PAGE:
Living Whales in the Southern Ocean: Advances in methods for non-lethal cetacean research was a Southern Ocean Research Partnership (SORP) initiative with the auspice of the International Whaling Commission that received the sponsorship of Ministry of Foreign Affairs of Chile, the Directorate of Maritime Territory and Merchant Marine of Chile, the Australian Government, the National Oceanic and Atmospheric Administration of the United States, Oregon State University, the International Fund for Animal Welfare, the South Pacific Research Whale Consortium, Altavoz and Cetacean Conservation Center Chile.
Living Whales in the Southern Ocean symposium and accompanying workshops were held in Puerto Varas, Chile from 27-29th March 2012, to discuss recent advances in methods for non-lethal research on whales in the Southern Ocean. The first day (27th March) was an open Symposium with invited experts who showcased new non-lethal research methods for whales in the Southern Hemisphere. The Symposium was followed by two days of Workshops that covered specific research areas. The Workshops were each one day in duration and covered the following topics (under the direction of co-chairs):
- Health assessment of live cetaceans (Hall, Perryman);
- Advances in long term Satellite Tagging Techniques for Cetaceans (Gales, Zerbini);
- Population dynamics and environmental variability (Jackson, Leaper); and
- Estimation of diet and consumption rates from non-lethal methods (Friedlaender, Valenzuela).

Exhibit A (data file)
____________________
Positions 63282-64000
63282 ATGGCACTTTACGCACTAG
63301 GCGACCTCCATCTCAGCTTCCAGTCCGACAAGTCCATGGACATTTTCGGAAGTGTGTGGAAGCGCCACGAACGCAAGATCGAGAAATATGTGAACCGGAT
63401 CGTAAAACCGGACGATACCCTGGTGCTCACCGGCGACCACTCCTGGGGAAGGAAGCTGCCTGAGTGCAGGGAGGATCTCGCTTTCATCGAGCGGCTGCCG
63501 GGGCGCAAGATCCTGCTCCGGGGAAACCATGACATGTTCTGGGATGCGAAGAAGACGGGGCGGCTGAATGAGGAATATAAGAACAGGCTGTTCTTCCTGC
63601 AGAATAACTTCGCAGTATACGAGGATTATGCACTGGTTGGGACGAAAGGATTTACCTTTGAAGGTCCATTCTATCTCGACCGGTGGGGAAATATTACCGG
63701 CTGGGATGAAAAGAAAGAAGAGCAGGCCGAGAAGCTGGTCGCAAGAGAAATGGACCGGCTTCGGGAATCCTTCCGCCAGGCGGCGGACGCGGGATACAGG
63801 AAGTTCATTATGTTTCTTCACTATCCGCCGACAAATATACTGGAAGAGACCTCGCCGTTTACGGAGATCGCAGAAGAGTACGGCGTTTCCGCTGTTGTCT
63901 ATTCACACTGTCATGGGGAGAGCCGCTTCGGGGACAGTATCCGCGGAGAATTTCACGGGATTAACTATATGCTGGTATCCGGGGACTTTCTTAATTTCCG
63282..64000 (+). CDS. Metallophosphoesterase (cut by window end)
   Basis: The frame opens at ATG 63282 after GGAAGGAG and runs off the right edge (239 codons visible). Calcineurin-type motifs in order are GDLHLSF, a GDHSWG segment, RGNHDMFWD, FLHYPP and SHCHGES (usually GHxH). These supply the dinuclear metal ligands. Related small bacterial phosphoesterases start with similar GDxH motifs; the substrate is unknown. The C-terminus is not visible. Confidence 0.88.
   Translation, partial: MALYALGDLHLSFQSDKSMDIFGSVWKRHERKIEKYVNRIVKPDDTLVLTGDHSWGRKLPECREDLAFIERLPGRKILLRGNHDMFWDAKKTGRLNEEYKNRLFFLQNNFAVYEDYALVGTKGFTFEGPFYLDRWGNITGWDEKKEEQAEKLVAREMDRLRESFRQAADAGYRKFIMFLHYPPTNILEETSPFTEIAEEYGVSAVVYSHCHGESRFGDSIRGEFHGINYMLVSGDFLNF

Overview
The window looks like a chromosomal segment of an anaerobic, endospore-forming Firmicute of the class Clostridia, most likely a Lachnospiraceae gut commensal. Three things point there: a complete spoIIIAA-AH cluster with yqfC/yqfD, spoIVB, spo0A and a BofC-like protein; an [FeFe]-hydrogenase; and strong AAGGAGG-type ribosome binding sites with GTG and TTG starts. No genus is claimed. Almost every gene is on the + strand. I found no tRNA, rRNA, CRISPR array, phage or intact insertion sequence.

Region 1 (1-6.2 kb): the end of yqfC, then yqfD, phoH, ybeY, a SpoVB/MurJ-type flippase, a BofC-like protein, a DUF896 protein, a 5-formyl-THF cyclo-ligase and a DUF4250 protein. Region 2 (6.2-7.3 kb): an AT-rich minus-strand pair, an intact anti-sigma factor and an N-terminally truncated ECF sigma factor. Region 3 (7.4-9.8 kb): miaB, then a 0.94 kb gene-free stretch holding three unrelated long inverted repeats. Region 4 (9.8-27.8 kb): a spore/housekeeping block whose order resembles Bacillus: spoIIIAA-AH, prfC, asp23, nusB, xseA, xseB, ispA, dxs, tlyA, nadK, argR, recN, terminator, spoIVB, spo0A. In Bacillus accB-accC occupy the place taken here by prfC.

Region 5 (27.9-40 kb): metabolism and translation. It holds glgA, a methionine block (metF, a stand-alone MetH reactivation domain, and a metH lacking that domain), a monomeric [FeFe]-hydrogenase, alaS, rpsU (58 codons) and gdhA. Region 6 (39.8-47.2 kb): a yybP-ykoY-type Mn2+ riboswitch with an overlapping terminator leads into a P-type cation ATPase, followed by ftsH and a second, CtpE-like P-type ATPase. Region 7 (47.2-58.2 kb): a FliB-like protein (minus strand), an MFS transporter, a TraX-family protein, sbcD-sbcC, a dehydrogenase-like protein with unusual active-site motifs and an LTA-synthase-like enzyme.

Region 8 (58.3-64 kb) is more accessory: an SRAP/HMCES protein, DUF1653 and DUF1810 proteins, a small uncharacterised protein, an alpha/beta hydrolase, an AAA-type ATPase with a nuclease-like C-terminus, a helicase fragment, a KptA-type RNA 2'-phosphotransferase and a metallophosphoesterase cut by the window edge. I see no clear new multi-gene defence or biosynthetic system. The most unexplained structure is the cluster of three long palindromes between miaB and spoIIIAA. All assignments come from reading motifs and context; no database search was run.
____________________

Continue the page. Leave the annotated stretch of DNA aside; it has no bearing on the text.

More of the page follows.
The Symposium was attended by 124 registered participants from 16 countries (Argentina, Chile, Brazil, Australia, Colombia, Ecuador, France, Germany, Madagascar, Mexico, Norway, Panama, Paraguay, South Africa, UK, USA). The Symposium was also live streamed on the web, allowing an additional 1,553 simultaneous viewers.
A full report of the Living Whales in the Southern Ocean Symposium and Workshops can be found HERE.
Video (in English and Spanish) and presentation of symposium speakers can be downloaded separately:
|VIDEO||Cetacean Sighting Network||CF LT Rich DIRECTEMAR|
Session 1:Past, Present and Future
|VIDEO||History of whaling in the Southern Ocean||Phillip Clapham & Yulia Ivaschenko|
|VIDEO||Evolution of non-lethal whale science; from photo-identification to the Southern Ocean Research Partnership||Nick Gales|
|VIDEO||The role of whales in Southern Ocean marine ecosystems||Lisa Ballance|
Session 2: Molecular techniques
|VIDEO||Accessing the molecular archive – wide and deep, past and future||Scott Baker|
|VIDEO||Genetic bottlenecks and historical population estimates of baleen whales||Jen Jackson|
|VIDEO||Killer whales and humpback whales ageing||Gina Ylitalo|
Session 3: Biologging
|VIDEO||Overview of existing techniques and future directions||Christophe Guinet|
|VIDEO||Fine scale habitat use||Ari Friedlander|
|VIDEO||Large scale migration and satellite tagging||Alex Zerbini|
Session 4: Remote sensing
|VIDEO||Overview of existing techniques and future directions||Pat Halpin|
|VIDEO||Passive acoustic monitoring of whales in the Southern Ocean||Kate Stafford|
|VIDEO||Photogrammetry and health assessment on gray and blue whales||Wayne Perryman|
Session 5: Long term non-lethal research
|VIDEO||Overview of existing techniques and future directions||John Calambokidis|
|VIDEO||Photo ID and response to climate change in southern right whales in Peninsula Valdes||Vicky Rowntree|
|VIDEO||Distance surveys and mark-recapture techniques for abundance and distribution||Jay Barlow|